Expat butcher stages British sausage fest

Expat butcher stages British sausage fest
The company hopes to introduce the Swiss to British-style sausages. Photo: Bangers
An expat-run small business in the canton of Vaud has come up with a novel way to promote its products. Bangers, a butchery producing British-style sausages, is hoping expats and Swiss alike will follow their noses to the village of Gilly, near Rolle, for the first ever British Food Fair on October 4th.

Designed to be a celebration of British food, the festival will feature stalls selling classic English dishes such as bangers and mash, fish and chips, pies and bacon butties.

Visitors can scoff their British nosh while being entertained by live bands throughout the festival, which starts at midday and runs late into the evening.

Though initially devised by Vevey-based sausage shop Bangers as a way to raise awareness of their fledgling brand, the event will also showcase a number of other local businesses selling British products, including Mama India, Rock n Salt and Le Pie, as well as English beers.

Speaking to The Local, promoter Anne Bucher said: “We realised that if we had pies and fish and chips too, perhaps that would be better, so it became a British Food Fair.”

Ignoring the increasingly respected wineries in the south of  England, Bucher added: “The only thing not British or Anglophone will be the wine, as we are in Switzerland!”

Bangers, set up by three entrepreneurs including Englishman Jacob Most, creates British-style sausages, back bacon and pies using locally-sourced Swiss meat.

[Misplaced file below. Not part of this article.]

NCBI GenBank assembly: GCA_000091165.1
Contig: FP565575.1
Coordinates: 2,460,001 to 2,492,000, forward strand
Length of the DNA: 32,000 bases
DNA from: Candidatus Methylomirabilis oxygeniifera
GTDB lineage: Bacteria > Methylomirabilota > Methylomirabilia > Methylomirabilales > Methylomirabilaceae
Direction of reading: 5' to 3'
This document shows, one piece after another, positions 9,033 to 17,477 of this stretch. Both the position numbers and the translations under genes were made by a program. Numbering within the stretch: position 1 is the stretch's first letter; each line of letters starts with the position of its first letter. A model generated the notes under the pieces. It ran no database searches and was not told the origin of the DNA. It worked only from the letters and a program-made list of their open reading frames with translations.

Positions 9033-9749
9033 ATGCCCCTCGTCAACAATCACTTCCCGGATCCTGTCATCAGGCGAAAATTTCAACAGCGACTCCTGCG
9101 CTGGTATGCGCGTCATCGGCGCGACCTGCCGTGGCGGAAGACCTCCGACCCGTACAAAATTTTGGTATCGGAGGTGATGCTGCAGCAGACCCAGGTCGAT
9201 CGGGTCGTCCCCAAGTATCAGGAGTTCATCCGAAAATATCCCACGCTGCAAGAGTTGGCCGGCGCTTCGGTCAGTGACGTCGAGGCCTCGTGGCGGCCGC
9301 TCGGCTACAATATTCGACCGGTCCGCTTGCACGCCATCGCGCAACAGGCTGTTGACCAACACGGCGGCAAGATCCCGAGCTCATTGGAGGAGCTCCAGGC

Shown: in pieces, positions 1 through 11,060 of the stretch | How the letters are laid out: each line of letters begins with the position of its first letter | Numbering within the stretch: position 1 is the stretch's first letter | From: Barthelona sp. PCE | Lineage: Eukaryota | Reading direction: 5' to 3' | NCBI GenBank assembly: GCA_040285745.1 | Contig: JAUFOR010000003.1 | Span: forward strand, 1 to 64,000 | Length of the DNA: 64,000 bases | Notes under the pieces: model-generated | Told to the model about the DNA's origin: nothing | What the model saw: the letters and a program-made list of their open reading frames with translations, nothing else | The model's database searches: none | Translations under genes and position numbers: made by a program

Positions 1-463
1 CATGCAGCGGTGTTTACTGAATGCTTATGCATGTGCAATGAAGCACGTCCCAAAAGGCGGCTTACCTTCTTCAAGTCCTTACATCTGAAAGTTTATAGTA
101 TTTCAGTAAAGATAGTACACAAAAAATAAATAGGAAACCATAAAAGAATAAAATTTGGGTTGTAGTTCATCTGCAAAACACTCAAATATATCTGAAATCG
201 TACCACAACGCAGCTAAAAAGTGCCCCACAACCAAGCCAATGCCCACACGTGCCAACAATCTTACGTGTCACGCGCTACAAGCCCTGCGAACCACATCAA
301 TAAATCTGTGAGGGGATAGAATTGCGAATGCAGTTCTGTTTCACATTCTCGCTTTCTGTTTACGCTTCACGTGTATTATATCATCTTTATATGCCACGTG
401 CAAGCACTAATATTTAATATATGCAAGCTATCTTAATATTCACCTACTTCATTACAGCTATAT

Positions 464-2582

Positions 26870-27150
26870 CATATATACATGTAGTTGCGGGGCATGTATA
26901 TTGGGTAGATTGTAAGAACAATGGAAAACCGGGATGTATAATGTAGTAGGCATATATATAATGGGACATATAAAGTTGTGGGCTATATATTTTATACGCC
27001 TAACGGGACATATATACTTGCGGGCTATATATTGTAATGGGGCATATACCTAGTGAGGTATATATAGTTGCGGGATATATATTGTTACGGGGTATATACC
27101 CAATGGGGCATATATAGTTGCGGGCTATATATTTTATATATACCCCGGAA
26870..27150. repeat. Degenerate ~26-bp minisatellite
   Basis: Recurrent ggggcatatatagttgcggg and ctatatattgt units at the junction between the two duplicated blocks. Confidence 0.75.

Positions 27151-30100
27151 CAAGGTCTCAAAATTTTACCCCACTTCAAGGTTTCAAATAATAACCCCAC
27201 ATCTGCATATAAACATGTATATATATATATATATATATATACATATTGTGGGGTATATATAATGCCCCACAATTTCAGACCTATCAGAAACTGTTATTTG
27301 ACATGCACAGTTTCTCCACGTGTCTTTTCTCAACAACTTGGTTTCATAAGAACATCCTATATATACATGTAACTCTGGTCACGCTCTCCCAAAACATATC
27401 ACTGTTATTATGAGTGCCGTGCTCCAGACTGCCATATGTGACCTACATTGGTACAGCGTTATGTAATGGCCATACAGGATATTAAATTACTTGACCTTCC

The sausage range includes popular British classics including Cumberland, Lincolnshire and Pork & Leek.

But at on average 25 francs a kilo, the prices are certainly more Swiss than British.  

Initially aimed at expats in the region, the festival will be staged in Gilly due to the village’s location midway between Geneva and Lausanne, home to French-speaking Switzerland's largest concentrations of expats.

However,  the team hope that the festival – and the products – will attract Swiss people in the future, too.

“Perhaps not for this first edition because the Swiss can be a bit cautious,” Bucher told The Local, “but it’s open to everyone. It’s not just a thing by expats for expats.”

But whether British-style sausages will attract Swiss customers remains to be seen.

British food “is not popular at all,” added Bucher, saying that the company aims to use that fact to their advantage.

“We are planning  do a humorous marketing campaign next year to play on the fact that people think British food is not good,” she said.

“But in fact these are some of the best products of the region.”  

The British Food Fair runs from 12pm to late on Saturday October 4th in Gilly.

For tickets and information, visit www.meatpointswitzerland.com

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